Battle Lines Form Over Award for L.A. Muslim

Times Staff Writer

Controversy over the selection of a leading Los Angeles Muslim for a prestigious human rights award mounted Friday, as interfaith leaders praised him as a model of tolerance and moderation, while some Jewish groups denounced him as an extremist.

Maher Hathout, chairman of the Islamic Center of Southern California, is to receive the award next month from the Los Angeles County Human Relations Commission. But some Jewish organizations have vehemently opposed his selection, denouncing Hathout’s criticism of Israel as an “apartheid” regime, support of Hezbollah as freedom fighters and other political views.

“Dr. Hathout is a radical Islamic leader masquerading as a moderate and deceiving the American public,” said Sherry Weinman, president of the Los Angeles office of the American Jewish Committee.

On Friday, however, several leaders representing Catholic, Episcopal, Muslim, Jewish and other religious communities gathered at the Islamic center to back Hathout.


Father Alexei Smith, director of ecumenical and interreligious affairs for the 5-million-member Los Angeles Roman Catholic Archdiocese, praised Hathout’s “profound respect for the life and dignity of every human being.” Smith said Hathout’s long years of interfaith work prompted him to invite the Muslim leader to meet Pope John Paul II during his visit to Los Angeles in 1987 and to deliver a eulogy during the pontiff’s memorial service.

Smith said it was understandable that a Muslim leader would be critical of Israel but that such views should not disqualify him for the award.

“I’ve repeatedly heard Dr. Hathout denounce violence and the taking of human life by anyone and everyone,” Smith said. “It’s high time that the county of Los Angeles recognize him.”

Hathout, 70, said his positions have been distorted by opponents and that he has long denounced violence by any organization -- including Hamas and Hezbollah -- against innocent civilians. That, he said, includes suicide bombings against innocent Israelis.


Statements he made in 1998 and 1999 calling Hezbollah freedom fighters referred only to the Shiite militia’s actions on Lebanese soil against Israeli soldiers who had invaded the country, he said.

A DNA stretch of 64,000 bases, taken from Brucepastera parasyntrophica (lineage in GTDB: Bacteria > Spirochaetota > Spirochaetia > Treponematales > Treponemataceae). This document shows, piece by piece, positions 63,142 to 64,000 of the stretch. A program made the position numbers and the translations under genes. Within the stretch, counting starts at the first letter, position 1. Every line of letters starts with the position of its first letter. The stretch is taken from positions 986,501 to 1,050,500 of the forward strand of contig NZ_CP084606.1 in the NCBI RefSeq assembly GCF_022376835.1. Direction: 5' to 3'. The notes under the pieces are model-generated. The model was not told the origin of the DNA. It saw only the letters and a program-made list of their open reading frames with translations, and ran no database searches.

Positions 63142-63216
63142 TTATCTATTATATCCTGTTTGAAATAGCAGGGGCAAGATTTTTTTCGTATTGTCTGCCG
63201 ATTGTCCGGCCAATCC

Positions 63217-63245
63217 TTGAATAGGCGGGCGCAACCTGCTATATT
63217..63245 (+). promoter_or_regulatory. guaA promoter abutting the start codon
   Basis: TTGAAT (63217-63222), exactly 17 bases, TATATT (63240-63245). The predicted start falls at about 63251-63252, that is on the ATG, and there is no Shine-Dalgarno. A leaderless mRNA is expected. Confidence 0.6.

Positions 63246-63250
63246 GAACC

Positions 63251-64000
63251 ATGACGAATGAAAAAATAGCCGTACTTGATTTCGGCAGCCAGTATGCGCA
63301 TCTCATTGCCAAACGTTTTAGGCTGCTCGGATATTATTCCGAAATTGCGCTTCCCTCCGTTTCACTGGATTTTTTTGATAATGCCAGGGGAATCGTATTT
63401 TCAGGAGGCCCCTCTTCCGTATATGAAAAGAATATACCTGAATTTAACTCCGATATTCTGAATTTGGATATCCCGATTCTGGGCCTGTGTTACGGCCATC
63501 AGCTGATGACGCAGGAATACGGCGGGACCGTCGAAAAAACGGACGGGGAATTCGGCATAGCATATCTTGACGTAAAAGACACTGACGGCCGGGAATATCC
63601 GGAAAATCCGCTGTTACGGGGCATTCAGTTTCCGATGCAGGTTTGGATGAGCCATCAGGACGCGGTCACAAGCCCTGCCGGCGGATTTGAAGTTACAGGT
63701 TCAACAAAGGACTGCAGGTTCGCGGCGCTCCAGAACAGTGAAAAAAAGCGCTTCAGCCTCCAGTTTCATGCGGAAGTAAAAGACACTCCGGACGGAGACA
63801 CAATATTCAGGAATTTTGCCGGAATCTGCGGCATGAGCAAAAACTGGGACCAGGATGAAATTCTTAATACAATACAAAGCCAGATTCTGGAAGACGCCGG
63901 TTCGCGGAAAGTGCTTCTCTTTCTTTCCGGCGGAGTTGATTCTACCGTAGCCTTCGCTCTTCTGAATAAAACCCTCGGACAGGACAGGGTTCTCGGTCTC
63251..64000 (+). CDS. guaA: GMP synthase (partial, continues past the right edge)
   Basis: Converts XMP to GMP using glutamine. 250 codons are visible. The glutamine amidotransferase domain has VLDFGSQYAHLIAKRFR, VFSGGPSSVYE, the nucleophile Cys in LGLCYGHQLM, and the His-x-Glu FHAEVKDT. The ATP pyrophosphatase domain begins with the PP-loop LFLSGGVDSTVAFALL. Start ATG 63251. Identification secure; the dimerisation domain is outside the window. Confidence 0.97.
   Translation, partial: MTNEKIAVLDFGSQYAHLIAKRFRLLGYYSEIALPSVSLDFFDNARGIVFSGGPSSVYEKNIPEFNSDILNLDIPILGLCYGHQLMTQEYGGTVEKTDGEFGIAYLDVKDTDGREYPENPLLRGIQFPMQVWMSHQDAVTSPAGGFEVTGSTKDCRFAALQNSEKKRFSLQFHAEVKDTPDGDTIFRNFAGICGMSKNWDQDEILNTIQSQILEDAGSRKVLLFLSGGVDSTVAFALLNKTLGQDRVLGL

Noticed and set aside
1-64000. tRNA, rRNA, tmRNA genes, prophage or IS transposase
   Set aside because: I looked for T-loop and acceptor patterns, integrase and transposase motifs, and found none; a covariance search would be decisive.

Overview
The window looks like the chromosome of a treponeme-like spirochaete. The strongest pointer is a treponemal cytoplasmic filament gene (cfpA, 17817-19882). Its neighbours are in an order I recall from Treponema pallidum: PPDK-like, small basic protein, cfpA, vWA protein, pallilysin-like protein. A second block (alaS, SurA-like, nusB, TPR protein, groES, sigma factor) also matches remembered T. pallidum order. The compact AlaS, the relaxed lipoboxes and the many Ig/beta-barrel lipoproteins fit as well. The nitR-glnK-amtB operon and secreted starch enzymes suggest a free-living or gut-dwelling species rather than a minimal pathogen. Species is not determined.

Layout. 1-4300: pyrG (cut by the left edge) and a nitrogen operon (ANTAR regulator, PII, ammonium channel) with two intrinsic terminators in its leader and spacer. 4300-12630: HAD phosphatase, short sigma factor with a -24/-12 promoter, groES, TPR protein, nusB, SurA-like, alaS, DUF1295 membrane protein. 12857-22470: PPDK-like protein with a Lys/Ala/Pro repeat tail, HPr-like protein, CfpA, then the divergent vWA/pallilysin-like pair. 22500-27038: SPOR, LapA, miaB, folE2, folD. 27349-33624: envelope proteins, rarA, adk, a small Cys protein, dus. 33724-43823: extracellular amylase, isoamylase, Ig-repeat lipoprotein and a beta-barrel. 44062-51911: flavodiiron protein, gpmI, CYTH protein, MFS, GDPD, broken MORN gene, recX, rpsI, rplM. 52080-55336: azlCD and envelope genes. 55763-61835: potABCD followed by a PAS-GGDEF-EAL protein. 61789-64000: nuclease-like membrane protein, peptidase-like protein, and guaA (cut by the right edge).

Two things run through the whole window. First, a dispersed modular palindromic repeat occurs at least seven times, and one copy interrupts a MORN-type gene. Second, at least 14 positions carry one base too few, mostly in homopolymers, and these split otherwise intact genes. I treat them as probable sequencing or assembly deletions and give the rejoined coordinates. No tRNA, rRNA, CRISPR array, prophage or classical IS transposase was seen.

“I am very proud of my record,” he said. He acknowledged calling Israel an apartheid regime but said, “that’s my opinion and I’m entitled to it.”

The issue has provoked such a furor that the 14-member Human Relations Commission has called a special hearing Monday to air public sentiment over the selection. Commissioner Donna Bojarsky said members have been bombarded by e-mails from both sides.

“It’s a very, very difficult situation,” she said. “It’s clearly hit a nerve among a variety of communities in Los Angeles and our job is to be a force of unity and tolerance.”


Robin Toma, the commission’s executive director, confirmed that Hathout did not receive the vote of a majority of commissioners but won backing from six of the eight present at the July 10 meeting. Hathout was nominated by Salam Al-Marayati, executive director of the Muslim Public Affairs Council, after the commissioners’ first choice, longtime civil rights leader and Christian minister James Lawson, was unavailable to accept the award, Toma confirmed.

Al-Marayati told commissioners that Supervisors Mike Antonovich and Zev Yaroslavsky supported Hathout, Toma said. But both supervisors said Friday that they had never endorsed the Muslim leader.

Yaroslavsky said he only told Al-Marayati that he never gets involved with the activities of any commissions, which are independent. Al-Marayati said Friday he took the statement as a sign of support.

Toma said the voting process was rushed because one of the commissioners had to leave the meeting, which would have broken the quorum. As a result, he said, other candidates for the award were not discussed.


The issue erupted last week, when Steven Emerson published a piece in the New Republic online and appeared on FOX-TV attacking Hathout as an extremist. Since then, other pro-Israel organizations have opposed the selection, including the American Jewish Congress, Zionist Organization of America and StandWithUs.

But other major Jewish organizations have taken no position, including the Jewish Federation of Greater Los Angeles and the Board of Rabbis of Southern California.